“Oh yes in Ballina. We lived together, we did of course, there was about 25 of us there. We were living with this wonderful woman and she had a three-storey establishment in Ballina.
“It was an extremely happy time and I didn’t know them beforehand, as I told you; I might have known Mick Flanagan and Eamonn Mongey. Suddenly, all these fine footballers were there, lovely people, and we had a great time as you can imagine.”
So you were full-time footballers?
“Oh absolutely. I was in Donegal at the time and arrived down in Ballina and spent my fortnight there and I think we had three sessions of that during the year. It was a wonderful time, over 20 fellas there living together.
“We weren’t permitted to stray,” he laughs. “There was no such thing as going off to dances or anything like that! We did a walk most morning of three or four miles, maybe twice as much actually.
“Then we’d have breakfast, rest for a while, chatting criticising each other and so forth, and then we’d go up to the park to train for an hour or that. Then, back for lunch, and then out at 3 o’clock and play for probably two hours. It was wonderful, and it was the first time I think it every happened in Gaelic games.
“We had to live and we had to get the odd five shilling to buy a bottle of lemonade or something! That’s about what it amounted to, actually, and we weren’t paid either during our employers!
“Would you believe we only went to one film during that period,” the legendary full-back adds with a smile. “The film was a world title fight between Joe Louis and I don’t know who he was facing. Anyway, that was the one night we got out of the place.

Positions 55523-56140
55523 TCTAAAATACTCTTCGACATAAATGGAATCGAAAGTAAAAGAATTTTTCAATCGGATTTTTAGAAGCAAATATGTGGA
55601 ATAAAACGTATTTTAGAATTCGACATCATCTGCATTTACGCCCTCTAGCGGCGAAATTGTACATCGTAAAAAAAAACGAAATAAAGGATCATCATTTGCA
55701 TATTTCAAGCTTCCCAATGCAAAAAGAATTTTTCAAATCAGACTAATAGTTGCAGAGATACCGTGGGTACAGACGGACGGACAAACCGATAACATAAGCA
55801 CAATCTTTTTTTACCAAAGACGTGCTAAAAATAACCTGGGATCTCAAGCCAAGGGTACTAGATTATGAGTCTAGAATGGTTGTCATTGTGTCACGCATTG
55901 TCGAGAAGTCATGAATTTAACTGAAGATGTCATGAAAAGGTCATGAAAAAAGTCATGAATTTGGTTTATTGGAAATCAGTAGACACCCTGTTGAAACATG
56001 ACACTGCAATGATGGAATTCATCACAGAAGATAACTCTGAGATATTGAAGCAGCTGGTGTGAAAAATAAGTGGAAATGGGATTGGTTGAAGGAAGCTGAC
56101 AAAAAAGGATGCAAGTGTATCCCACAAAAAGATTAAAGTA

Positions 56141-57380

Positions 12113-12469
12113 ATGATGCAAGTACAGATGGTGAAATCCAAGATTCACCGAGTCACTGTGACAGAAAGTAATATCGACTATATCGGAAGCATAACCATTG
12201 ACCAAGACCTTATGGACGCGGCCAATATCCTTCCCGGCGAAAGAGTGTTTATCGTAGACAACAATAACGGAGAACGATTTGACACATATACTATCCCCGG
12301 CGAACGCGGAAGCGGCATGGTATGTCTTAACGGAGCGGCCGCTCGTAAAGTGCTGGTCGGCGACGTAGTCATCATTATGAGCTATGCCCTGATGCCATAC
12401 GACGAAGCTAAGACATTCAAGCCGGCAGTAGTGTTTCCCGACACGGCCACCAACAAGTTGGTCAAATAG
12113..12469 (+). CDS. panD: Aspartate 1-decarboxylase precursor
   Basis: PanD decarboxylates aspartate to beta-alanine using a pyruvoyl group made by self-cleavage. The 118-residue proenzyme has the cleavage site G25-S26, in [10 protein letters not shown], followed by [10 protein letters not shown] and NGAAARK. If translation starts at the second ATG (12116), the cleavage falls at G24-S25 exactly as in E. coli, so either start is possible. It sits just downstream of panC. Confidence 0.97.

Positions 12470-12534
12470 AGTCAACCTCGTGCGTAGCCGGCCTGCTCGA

“We were dead happy. Don’t you know what a crowd of young people together would do?”
Mayo beat Louth in the 1950 final — a game refereed by Simon Deignan who had lined out in the final for Cavan in ’48 — and then Meath in 1951. From then till now, the All-Ireland famine runs on.
“Yeah it was (an amazing time). I think we had a great team, I don’t include myself in that, but we had great footballers.
“Padraig Carney, Eamon Mongey, Tom Langan and these, you know. We probably should’ve won at least four during that period because we were deprived of the first one with the game cut short and a gale behind us, with Peter Quinn point’s not allowed — and no re-taking of the penalty after a blatant foul. These things happen, you know.”
These days, Prendergast lives in Tralee so he gets extra attention from the locals any time a Mayo v Kerry championship game looms.
“The thing is, I’ve been here a long time and I’ve a lot of good friends in Kerry, going back to Paidi and all these, they’re fine fellas. Of course they produce the footballers, there’s no question about it. Gaelic football in Kerry is the king.”
One final thing: does he think Mayo can finally lift Sam Maguire after so long?
“Would you believe it, I don’t know. I really don’t know. Going back a few years when they were younger and stronger, I thought we should’ve won at least two All-Irelands.
“We played Dublin in one of them and our friend, the Dublin forward (Bernard Brogan), got two goals. Walked one in and he wasn’t marked.
“Quite frankly, my regret is for the lads who didn’t do it. These fellas who have trained so hard and stayed at it, a fine bunch of young men. It pains me to think about their losses.”